New Tech to Track Underground Autonomous Mining Vehicles
Working underground can sometimes prove to be fateful given the shaky perilous terrain and the lack of oxygen when mining. So, autonomous vehicles were developed to scope the terrain. But the terrain again proves to be a problem as tracking the underground autonomous mining vehicle becomes difficult.
Problems with tracking underground autonomous mining vehicles:
Navigating underground can be a difficult task as there is no light, a lot of dust and camera blur. Things such as GPS navigation is also difficult because there is no signal or network underground so it is not only a problem for the vehicle itself to navigate underground but is also a problem for those trying to keep track of the underground mining vehicles from land above.
Autonomous mining vehicles have to often traverse rocky, dust filled terrain, navigate narrow mazes and overall a very harsh terrain. With the poor lighting in mining tunnels and the dust that is there, often cameras also become useless in such terrain.
Problems with current methods of tracking autonomous mining vehicles:
The current methods of tracking underground autonomous mining vehicles are not only expensive but also involve major modifications to infrastructure and costly sensing.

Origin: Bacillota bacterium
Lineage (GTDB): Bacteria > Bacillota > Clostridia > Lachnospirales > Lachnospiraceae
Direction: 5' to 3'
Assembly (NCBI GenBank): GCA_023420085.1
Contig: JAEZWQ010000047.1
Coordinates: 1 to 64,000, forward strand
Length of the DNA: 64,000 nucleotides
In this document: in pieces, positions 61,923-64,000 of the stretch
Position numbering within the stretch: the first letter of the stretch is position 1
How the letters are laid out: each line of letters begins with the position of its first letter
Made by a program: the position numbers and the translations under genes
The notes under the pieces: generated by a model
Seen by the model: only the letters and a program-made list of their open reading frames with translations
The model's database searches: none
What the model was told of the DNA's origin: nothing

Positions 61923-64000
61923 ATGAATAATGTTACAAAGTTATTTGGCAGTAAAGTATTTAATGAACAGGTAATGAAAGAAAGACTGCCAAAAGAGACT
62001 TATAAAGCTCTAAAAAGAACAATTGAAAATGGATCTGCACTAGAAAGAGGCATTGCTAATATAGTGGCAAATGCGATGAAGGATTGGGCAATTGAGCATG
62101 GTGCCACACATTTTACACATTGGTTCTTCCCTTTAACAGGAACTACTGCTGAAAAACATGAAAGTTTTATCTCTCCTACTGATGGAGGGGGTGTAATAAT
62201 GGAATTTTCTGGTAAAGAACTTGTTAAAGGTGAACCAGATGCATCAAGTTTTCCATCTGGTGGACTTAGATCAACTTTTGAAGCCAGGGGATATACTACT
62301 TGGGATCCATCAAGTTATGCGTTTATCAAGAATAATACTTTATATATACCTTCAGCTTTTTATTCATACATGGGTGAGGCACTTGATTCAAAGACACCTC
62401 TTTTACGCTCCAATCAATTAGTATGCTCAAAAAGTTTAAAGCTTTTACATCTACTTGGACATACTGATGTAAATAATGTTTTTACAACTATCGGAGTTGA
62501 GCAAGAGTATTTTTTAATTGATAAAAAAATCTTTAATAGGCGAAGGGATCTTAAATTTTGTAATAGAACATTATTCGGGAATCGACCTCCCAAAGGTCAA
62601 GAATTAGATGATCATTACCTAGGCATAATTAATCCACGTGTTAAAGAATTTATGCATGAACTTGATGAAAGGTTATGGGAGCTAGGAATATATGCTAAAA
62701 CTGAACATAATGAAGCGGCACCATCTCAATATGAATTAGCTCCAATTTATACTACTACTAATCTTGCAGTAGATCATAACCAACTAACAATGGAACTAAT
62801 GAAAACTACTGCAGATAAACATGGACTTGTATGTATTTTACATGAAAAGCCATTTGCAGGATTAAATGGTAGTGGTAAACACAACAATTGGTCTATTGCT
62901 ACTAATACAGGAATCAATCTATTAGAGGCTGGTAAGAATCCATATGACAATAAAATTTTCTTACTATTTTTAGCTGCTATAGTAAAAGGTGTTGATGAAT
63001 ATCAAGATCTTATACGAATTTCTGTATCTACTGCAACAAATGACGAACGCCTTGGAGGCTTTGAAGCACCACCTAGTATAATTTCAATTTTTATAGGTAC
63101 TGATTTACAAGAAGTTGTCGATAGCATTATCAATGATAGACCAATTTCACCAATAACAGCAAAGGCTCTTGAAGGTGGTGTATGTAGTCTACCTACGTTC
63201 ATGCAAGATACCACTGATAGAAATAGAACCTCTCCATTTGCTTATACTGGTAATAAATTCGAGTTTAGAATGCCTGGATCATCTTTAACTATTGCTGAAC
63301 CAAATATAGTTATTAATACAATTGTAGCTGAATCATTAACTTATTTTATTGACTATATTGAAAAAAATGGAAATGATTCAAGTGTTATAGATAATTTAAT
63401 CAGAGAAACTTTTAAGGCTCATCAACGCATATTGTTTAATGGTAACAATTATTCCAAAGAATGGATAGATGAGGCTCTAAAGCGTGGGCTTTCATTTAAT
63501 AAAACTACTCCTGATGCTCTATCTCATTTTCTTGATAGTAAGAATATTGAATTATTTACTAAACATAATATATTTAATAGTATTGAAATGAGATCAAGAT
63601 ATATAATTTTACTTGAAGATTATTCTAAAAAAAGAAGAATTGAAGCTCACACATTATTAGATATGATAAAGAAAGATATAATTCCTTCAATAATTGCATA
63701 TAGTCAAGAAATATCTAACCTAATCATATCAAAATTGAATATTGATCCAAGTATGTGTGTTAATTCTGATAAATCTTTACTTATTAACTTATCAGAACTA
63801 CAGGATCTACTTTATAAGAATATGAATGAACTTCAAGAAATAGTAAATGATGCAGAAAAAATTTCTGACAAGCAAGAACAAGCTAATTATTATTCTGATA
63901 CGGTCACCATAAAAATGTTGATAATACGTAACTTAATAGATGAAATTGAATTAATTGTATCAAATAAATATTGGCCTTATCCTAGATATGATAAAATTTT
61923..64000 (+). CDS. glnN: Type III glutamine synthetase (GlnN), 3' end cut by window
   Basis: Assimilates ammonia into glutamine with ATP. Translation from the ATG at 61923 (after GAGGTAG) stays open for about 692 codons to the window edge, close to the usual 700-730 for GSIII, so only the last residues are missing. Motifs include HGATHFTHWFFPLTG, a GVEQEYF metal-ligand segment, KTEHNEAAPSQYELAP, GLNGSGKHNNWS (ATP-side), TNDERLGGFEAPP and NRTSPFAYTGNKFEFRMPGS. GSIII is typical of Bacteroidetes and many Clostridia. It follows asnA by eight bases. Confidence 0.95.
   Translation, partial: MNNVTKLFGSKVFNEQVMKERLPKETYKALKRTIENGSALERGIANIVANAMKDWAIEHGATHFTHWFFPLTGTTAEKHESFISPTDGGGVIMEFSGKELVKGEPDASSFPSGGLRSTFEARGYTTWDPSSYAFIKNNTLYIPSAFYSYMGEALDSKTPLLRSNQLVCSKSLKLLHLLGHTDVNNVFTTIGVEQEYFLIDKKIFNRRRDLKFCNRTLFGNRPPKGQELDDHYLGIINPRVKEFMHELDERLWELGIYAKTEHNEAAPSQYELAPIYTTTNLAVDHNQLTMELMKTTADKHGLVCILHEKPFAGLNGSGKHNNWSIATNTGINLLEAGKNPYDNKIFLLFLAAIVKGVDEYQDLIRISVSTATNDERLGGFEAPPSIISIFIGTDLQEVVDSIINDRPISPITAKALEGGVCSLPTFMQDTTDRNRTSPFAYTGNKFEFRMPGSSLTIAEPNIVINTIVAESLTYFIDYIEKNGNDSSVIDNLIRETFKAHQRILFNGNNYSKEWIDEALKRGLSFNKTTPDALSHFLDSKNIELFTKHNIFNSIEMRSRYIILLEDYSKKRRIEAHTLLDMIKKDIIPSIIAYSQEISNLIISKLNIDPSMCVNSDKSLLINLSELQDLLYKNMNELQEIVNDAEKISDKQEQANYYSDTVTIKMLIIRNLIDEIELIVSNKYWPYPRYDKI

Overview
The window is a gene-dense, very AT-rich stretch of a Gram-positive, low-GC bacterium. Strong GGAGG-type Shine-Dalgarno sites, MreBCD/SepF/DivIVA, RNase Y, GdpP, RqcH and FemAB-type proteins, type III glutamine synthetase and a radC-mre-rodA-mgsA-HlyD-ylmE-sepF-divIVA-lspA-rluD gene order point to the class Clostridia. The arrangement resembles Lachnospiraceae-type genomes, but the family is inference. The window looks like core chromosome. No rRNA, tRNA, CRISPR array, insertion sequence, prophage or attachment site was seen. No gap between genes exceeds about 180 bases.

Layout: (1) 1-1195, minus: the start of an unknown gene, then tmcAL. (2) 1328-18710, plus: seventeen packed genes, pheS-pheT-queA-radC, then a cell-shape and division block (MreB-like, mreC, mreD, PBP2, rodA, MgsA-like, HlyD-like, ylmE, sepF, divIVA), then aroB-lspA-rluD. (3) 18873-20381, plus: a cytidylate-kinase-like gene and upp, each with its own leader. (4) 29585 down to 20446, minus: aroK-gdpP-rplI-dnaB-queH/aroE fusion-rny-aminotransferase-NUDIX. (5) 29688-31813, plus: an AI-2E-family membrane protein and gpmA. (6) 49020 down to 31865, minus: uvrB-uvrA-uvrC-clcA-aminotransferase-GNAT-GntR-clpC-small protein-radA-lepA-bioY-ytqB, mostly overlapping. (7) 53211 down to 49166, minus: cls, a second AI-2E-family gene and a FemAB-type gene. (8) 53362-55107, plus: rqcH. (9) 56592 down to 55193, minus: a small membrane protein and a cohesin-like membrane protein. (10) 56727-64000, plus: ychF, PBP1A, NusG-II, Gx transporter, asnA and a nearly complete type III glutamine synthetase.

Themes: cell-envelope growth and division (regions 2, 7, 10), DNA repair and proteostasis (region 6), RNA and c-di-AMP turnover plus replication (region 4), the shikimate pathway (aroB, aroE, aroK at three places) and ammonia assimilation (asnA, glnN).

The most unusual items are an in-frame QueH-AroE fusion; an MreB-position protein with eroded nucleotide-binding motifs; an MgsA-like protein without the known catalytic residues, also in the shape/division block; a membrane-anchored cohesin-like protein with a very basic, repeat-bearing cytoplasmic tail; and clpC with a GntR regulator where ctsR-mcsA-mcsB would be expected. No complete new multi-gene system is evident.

For any mining enterprise keeping track of all the companies expensive autonomous underground mining vehicles is not only very important but on top of that if you add expensive ways of keeping track of the vehicles and a need to make major modifications to the existing infrastructure then that makes the whole enterprise all the more unprofitable.
As mentioned earlier, Global Positioning Systems or GPS cannot be used because of the rocky terrain and wireless Sensor networks also prove to be worthless in such terrains because of interference from the rocks in the terrain. All in all tracking underground autonomous mining vehicles is not an easy or even cheap task. That is until now.
New tech to track underground autonomous mining vehicles:
Since sensors are expensive and making major adjustments to the infrastructure is out of the question, researchers have found a cheaper alternative to navigating through such a terrain using cameras.
Mathematics and biologically-inspired algorithms were the winning combination when it came to tracking underground autonomous mining vehicles. A camera mounted vehicle was able to track the autonomous vehicle in underground tunnels to within a few meters.
Previously, experiments concerning the camera mounted vehicle were unsuccessful. Researchers had to add artificial intelligence to the camera so that it was able to discern the terrain it was navigating and to also disregard images that were blurry, dust filled or affected by the poor lighting in an underground setup.
Now researchers have tested tracking the underground autonomous mining vehicle on two occasions in Australia and have a third expedition lined up. So far the intelligent camera has proved highly useful and the researchers hope that it continues with the same track record in their third mining job as well.
If an underground autonomous vehicle can be tracked within a few centimeters then tracking the mining asset later on is no problem.